Recording the inconclusive Dime Store Dream in Prince's Paisley Park Studios didn't make the Magnolias funky, but it did give them a raging guitar sound. A busy new drummer and producer Jim Rondinelli's overheated mix interfere with the group's small-scale charm, but some cool songs ("Flowin' Thru," "Don't See That Girl," the pseudo-Replacements "Coming on Too Strong," "In My Nightmare") do cut through. While Freeman's singing gives the album its reassuring consistency, bits of vocal syncopation add an intriguing new dimension.
That trio of records, however, was just a warmup for Off the Hook. Played with taut, scrabbly precision by returning drummer Tom Cook, super bassist Caleb Palmiter and guitarist Kent Militzer, the best songs of Freeman's life portray a dispirited romantic avoiding anger and bitterness by discharging his emotional burdens into sensitive, tuneful, speedy rock'n'roll. Rarely has punk sounded such a winsome note. For an artless singer, Freeman's voice is incredibly expressive; carried along on bracing rhythm-guitar riffs woven with pretty lead figures, his wry lyrics and catchy hooks help Off the Hook rabbit-punch back at disappointment with a poker face and the certainty of a better day coming. "When you ask me how I'm doing / Do you really want to know? / And I'm lying when I tell you I'm fine / I'm really kinda low / But I put on a smile / If only for a while / But when I'm not up to giving / And when I'm not up to living / I think of tomorrow." Freeman's world here is fraught with ambivalence. "Hello or Goodbye" attempts to resolve a bi-polar relationship; in "Matter of Time," a lover is heading out west, and Freeman balances his disdain for the smog and sure-to-break dreams of Los Angeles with cocky hope for her return. Chalking up eleven fine originals and a bristling cover of Chris Osgood's perplexed "Complicated Fun" — all inside 40 minutes — Off the Hook is everything a punk-pop record should be.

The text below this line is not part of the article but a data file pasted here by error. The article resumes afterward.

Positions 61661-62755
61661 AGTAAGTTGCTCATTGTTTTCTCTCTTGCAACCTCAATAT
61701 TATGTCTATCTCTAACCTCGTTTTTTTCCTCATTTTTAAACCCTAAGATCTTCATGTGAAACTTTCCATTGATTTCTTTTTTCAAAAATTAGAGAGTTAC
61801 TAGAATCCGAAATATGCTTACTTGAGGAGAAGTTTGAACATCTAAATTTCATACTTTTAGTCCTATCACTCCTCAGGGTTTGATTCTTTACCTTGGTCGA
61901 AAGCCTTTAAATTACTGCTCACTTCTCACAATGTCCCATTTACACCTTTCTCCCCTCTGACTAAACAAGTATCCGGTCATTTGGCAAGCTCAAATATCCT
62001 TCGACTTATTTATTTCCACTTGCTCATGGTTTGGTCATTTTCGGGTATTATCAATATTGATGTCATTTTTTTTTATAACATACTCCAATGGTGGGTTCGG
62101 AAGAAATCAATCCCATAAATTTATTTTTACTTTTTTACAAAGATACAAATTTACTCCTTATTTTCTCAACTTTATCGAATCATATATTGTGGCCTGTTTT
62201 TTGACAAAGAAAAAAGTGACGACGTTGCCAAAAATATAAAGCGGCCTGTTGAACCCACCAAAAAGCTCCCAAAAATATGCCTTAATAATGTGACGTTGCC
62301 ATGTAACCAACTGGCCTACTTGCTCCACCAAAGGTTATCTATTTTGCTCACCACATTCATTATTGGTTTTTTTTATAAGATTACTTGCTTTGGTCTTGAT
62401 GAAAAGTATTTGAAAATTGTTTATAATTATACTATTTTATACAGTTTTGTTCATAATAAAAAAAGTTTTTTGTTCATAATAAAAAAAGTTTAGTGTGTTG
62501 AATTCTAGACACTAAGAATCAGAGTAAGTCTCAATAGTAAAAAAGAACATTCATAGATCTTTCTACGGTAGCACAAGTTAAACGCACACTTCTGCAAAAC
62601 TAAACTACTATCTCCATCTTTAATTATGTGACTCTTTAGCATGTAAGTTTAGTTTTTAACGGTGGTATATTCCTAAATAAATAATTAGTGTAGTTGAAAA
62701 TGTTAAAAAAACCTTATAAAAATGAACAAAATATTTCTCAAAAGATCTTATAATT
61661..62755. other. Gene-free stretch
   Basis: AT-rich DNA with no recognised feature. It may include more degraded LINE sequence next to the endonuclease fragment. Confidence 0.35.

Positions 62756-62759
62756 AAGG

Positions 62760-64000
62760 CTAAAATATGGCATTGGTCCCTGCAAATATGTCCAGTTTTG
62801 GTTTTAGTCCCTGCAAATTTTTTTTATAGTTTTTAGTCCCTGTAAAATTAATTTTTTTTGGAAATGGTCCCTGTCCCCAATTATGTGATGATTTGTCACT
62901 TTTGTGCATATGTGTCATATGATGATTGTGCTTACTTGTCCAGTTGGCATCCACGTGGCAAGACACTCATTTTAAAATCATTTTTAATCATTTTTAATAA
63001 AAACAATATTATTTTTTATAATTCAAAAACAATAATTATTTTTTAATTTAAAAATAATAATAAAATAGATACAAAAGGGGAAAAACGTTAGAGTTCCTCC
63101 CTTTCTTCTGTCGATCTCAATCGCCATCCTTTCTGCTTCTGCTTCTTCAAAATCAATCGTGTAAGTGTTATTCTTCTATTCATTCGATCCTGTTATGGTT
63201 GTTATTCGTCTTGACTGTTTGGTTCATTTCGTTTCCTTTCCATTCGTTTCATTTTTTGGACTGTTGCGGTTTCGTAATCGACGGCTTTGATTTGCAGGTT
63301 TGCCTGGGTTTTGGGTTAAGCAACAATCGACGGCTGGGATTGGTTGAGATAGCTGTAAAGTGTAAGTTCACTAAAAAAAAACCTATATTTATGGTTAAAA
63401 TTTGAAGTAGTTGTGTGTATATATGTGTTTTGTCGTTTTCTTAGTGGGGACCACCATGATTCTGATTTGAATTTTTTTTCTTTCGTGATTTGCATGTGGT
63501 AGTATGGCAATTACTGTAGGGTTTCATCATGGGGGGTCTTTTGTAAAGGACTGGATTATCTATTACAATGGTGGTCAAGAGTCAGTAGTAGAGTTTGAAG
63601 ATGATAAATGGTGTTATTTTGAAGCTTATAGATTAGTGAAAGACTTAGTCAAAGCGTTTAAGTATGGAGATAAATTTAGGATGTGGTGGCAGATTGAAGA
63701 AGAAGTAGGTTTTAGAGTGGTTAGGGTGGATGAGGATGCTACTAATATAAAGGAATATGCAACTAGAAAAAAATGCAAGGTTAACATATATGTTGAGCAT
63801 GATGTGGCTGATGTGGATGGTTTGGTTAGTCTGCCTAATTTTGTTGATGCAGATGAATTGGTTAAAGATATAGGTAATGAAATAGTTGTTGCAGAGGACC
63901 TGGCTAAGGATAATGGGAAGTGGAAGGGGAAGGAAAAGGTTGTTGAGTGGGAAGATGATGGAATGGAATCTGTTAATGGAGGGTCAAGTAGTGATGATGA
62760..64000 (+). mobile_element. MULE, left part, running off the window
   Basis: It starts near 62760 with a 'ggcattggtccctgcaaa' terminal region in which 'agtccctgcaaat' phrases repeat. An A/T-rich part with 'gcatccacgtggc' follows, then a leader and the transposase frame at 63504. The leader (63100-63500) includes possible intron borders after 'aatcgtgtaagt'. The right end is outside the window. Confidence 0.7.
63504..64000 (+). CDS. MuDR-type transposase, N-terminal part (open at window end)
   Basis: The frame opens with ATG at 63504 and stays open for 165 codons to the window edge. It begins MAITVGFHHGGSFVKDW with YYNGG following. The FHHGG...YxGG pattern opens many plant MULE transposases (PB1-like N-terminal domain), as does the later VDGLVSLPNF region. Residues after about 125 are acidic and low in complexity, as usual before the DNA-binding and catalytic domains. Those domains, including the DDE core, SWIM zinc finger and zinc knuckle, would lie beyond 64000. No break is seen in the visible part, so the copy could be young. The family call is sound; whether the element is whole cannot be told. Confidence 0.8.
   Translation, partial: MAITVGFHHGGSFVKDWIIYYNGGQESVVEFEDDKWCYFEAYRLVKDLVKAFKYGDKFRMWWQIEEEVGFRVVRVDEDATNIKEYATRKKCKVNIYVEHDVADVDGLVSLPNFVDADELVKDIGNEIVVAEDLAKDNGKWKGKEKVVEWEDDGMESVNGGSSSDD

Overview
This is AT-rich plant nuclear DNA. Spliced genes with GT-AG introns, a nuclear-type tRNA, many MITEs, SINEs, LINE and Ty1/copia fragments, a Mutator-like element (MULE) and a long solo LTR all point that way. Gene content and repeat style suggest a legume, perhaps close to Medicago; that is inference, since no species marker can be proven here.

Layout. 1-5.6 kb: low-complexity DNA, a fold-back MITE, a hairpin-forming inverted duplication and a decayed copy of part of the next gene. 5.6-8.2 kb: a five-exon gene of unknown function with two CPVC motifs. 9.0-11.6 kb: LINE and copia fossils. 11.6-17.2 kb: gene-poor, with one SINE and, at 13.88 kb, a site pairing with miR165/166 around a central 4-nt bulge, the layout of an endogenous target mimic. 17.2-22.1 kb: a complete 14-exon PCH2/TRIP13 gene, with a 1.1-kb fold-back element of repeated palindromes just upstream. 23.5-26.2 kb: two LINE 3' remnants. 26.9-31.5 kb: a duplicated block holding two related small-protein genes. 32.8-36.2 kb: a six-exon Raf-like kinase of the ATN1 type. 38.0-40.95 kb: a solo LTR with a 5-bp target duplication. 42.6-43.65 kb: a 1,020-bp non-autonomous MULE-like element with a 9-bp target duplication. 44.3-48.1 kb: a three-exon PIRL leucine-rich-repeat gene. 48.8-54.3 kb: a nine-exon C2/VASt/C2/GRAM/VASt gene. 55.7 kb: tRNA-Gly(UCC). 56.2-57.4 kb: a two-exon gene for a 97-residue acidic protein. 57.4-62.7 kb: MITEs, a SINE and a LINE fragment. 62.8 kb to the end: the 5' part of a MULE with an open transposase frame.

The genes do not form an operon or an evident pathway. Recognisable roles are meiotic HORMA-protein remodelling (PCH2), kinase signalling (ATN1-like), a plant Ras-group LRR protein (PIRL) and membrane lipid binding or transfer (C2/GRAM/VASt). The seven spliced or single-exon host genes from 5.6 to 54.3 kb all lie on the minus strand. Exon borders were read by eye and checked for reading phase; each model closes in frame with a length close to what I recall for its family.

Hung Up On... piles together the album version of "When I'm Not," a needless remix of "Hello or Goodbye," a goofy Hanna-Barbera cartoon song ("Way Out") and three live numbers, including "Last Train to Clarksville" and "Fathers and Sins," a cruel attack on Hank Williams Jr. given a reprise from Dime Store Dream.
Street Date Tuesday brings a new set of Mags back to the racks with no diminution (or much change of any sort) in the power of Freeman's terse, vulnerable spirit. The album's extra-feisty sound is occasionally matched by lyrics of angry frustration ("Dropping Blood and Names," "Bullet for a Badman"), but the strongest and most stirring tunes again allow hope to get a foothold ("Hello Belinda," "Weather Couldn't Get Any Better," "Even Without You"). And the deliberate "Polecat Creek" is downright poetic in its affecting connection of private and public places. If not quite the equal of Off the Hook, Street Date Tuesday still flies the Mags' flag high and loud.
The group broke up in 1997. (reformed now)
Freeman also played in the Bleeding Hearts (1993) then formed the Pushbacks (1997-2000) and The Action Alert (2000-2003).